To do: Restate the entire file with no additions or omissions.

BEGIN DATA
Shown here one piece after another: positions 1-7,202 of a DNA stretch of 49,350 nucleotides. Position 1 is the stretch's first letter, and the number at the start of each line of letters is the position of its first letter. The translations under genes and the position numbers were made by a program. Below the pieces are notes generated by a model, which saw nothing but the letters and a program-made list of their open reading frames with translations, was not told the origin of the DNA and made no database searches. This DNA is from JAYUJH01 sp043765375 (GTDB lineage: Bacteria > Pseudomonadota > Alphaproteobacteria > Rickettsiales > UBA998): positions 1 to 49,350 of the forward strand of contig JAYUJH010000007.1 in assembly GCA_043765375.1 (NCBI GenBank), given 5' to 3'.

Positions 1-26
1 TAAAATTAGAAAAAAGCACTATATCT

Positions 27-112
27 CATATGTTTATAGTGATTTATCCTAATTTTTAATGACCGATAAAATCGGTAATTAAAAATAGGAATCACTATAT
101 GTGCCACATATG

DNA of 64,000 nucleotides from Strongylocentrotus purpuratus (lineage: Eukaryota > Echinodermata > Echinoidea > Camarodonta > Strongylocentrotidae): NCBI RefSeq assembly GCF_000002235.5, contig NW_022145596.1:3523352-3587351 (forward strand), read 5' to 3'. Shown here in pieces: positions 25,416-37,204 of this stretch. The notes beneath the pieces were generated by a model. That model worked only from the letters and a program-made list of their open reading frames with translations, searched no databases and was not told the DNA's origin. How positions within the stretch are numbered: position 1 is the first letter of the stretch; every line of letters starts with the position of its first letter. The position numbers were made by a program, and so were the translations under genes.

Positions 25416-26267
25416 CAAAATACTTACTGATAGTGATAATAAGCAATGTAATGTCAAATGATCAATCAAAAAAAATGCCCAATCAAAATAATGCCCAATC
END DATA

Shown here one piece after another: positions 1-7,202 of a DNA stretch of 49,350 nucleotides. Position 1 is the stretch's first letter, and the number at the start of each line of letters is the position of its first letter. The translations under genes and the position numbers were made by a program. Below the pieces are notes generated by a model, which saw nothing but the letters and a program-made list of their open reading frames with translations, was not told the origin of the DNA and made no database searches. This DNA is from JAYUJH01 sp043765375 (GTDB lineage: Bacteria > Pseudomonadota > Alphaproteobacteria > Rickettsiales > UBA998): positions 1 to 49,350 of the forward strand of contig JAYUJH010000007.1 in assembly GCA_043765375.1 (NCBI GenBank), given 5' to 3'.

Positions 1-26
1 TAAAATTAGAAAAAAGCACTATATCT

Positions 27-112
27 CATATGTTTATAGTGATTTATCCTAATTTTTAATGACCGATAAAATCGGTAATTAAAAATAGGAATCACTATAT
101 GTGCCACATATG

DNA of 64,000 nucleotides from Strongylocentrotus purpuratus (lineage: Eukaryota > Echinodermata > Echinoidea > Camarodonta > Strongylocentrotidae): NCBI RefSeq assembly GCF_000002235.5, contig NW_022145596.1:3523352-3587351 (forward strand), read 5' to 3'. Shown here in pieces: positions 25,416-37,204 of this stretch. The notes beneath the pieces were generated by a model. That model worked only from the letters and a program-made list of their open reading frames with translations, searched no databases and was not told the DNA's origin. How positions within the stretch are numbered: position 1 is the first letter of the stretch; every line of letters starts with the position of its first letter. The position numbers were made by a program, and so were the translations under genes.

Positions 25416-26267
25416 CAAAATACTTACTGATAGTGATAATAAGCAATGTAATGTCAAATGATCAATCAAAAAAAATGCCCAATCAAAATAATGCCCAATC